Those were all last lines, identifiable as such by the longer-than-usual pause that followed, and then the brief return to a slightly more expressive voice indicating ordinary speech. During the fourth poem, I was able to extract a line from somewhere past the middle. “I write down everything as I forget it, especially at night,” Angel murmured. I liked the idea of writing as a process of forgetting. I put my notebook back in my pocket.

Afterwards, I bought copies of both his recent books — a volume of selected poems (Exceptions and Melancholies: Poems 1986-2006) and a translation of Lorca’s Poem of the Deep Song — largely to confirm my suspicion that he is, in fact, a very fine poet. But I don’t think my reaction was typical. The students, who had all dutifully signed in before the reading, stampeded out as soon as the question-and-answer period was over, with hardly a glance at the books. As far as I could tell, the only ones who bought Angel’s books were other poets. Maybe he doesn’t care about that, but I do. I want people to like good poetry, and it pains me every time I have to listen to a gifted poet who can’t read his or her own stuff. Doesn’t an MFA in poetry require credits in public speaking and performance? I’m not saying that all readings should be as dramatic as the average poetry slam — that’s like saying symphony orchestras should have light shows and stage diving. But poets should at least know how to engage an audience, I think. One of the Lorca poems Angel read was a translation of El Grito, “The Cry.” The word Ay! occurs three times in the poem; it’s an exciting piece. Let’s just say that it was not well served by murmuring.

The eclipse of a cry
echoes from mountain
to mountain.

From the olive trees
a black rainbow
veils the blue night.


4. Imposture

In that video clip from The Simpsons I linked to above, I love it when Bart unmasks what he takes to be an imposter by pulling his fake nose off. “Krusty’s a real clown!” he tells his sister. “That’s just some lumpy old guy in a clown suit.” Pandemonium ensues, as pandemonium is wont to do.

That’s what a good poem should be like.


In a follow-up to the post quoted above, Reginald Shepherd has a very helpful ennumeration of the various ways in which a poem can be difficult. I encourage everyone with even a passing interest in this topic to go read it. I especially liked his conclusion: “Every reader encounters poetic difficulty of some kind at some point.”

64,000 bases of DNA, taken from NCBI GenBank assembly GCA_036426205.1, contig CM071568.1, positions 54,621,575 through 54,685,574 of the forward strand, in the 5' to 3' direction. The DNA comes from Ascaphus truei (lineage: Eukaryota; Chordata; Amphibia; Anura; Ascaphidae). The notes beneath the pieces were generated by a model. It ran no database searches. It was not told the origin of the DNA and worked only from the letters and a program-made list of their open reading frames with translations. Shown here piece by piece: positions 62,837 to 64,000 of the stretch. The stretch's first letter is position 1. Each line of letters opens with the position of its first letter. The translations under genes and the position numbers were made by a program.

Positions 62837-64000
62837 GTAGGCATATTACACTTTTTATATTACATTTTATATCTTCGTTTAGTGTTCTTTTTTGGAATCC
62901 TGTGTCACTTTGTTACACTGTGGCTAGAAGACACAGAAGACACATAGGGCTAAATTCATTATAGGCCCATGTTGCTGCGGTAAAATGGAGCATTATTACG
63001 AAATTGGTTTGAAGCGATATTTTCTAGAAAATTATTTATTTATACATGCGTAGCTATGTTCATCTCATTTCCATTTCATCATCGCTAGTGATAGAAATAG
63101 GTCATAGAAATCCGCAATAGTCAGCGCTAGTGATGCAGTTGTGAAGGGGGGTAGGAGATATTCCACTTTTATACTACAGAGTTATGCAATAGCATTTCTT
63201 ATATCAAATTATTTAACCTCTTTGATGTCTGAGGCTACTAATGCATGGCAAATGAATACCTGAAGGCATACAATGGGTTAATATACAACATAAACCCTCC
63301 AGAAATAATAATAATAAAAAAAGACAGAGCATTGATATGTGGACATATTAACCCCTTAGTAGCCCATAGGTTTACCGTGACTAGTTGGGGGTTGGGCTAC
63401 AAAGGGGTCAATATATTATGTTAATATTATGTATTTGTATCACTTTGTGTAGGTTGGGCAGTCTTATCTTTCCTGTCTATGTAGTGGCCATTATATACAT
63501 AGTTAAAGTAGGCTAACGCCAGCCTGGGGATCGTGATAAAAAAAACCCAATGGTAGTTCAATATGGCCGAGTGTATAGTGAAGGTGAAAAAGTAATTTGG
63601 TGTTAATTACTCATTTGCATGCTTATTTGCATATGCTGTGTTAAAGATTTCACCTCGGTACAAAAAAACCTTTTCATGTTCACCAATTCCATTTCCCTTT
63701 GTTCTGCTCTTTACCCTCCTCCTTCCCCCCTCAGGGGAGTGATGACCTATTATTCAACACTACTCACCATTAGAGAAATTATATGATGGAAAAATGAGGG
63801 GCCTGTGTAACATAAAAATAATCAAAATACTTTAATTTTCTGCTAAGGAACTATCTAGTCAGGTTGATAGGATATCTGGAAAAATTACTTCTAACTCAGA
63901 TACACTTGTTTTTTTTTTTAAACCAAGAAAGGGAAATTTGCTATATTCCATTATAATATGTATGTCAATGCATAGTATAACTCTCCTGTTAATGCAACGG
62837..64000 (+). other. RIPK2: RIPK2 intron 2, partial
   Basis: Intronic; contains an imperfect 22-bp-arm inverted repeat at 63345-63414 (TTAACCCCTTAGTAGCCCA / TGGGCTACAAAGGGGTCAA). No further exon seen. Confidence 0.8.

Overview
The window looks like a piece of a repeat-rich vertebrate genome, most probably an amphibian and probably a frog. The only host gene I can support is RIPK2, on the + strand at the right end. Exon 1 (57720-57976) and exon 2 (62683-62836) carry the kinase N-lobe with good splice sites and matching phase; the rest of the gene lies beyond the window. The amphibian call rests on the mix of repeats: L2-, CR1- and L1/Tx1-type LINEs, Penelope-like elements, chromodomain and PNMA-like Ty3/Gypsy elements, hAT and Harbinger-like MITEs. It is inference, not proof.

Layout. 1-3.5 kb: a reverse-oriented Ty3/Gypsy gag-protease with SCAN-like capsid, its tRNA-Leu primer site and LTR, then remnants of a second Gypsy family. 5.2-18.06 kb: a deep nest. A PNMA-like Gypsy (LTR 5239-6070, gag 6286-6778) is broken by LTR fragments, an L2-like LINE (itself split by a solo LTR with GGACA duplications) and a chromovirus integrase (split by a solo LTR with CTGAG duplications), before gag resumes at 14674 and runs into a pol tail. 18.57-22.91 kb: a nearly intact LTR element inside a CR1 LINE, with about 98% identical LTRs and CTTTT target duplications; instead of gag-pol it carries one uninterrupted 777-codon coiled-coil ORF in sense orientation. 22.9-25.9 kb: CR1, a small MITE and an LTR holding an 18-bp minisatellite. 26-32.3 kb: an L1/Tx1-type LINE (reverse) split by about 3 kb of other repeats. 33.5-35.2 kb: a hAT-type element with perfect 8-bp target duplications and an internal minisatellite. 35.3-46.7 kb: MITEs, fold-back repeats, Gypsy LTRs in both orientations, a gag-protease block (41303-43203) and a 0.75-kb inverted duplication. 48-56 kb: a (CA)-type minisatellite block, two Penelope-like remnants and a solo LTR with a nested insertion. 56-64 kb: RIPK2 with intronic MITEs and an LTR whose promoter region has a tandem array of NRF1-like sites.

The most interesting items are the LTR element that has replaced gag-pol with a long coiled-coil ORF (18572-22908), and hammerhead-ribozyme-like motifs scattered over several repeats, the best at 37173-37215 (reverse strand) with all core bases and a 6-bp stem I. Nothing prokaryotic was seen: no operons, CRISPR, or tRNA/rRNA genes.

17 Replies to “The eclipse of a cry”

  1. I think that Spanish *Ay* can be hard for a non-native to pull off with any conviction, don’t you?

    I’m poetically illiterate – I like Kooser. I like that he makes me laugh; I like feeling that I know what he’s talking about.

    Those difficult poems leave me feeling sort of dumb when I don’t get them. Maybe because I’ve only ever seriously approached them with a teacher to guide my understanding and don’t feel really capable when muddling through on my own.

  2. that Spanish *Ay* can be hard for a non-native to pull off with any conviction
    Maybe, but Angel spent several minutes of the reading repeating what he wrote in the book’s afterword, about how the music of Poema del cante jondo had felt native to him.

    Those difficult poems leave me feeling sort of dumb when I don’t get them.

    All difficult poems, or only certain kinds? Or is this feeling of intellectual inferiority something you use to decide whether or not a poem is difficult?

    I ask because I do see a sharp distinction between poems such as the Ashbery one with which I started and the average poem by someone like Ralph Angel (or Reginald Shepherd, for that matter). I think Ashbery and his epigones would be pleased to know that us less-sophisticated types feel excluded by his “extensive linguistic play” and “parodic tone,” which seem tailor-made for an in-group of fellow sophisticates. Unlike you, I am never intimidated by stuff like this — maybe I should be. As you can probably tell from my lame attempt at an Ashbery parody, I do feel his poetry is “difficult… in an attempt to cover up [its] vacuity.”

    As for Kooser, I very much agree with Dana Gioia’s point in the linked essay (and it’s not often I agree with Mr. Gioia about something): an apparently easy poem can be very difficult to write. A superficially difficult poem, by contrast, can be relatively easy to write, especially if it remains in the realm of pure intellectuality and doesn’t attempt to make any deeper appeal to the spirit or emotions.

    That’s one way in which the easy and the difficult can complement each other. Also, what one person finds easy to understand another may find impenetrable. Snarky detractors of Ted Kooser or Mary Oliver may, in fact, be out of their depth and unwilling to recognize the fact. The quality of attention needed to really hear certain poems may simply not be available to those who spend all but ten minutes of every day inside, breathing each other’s stale air.

  3. I think if poets are going to read their work aloud, they should practise being heard, otherwise what’s the point?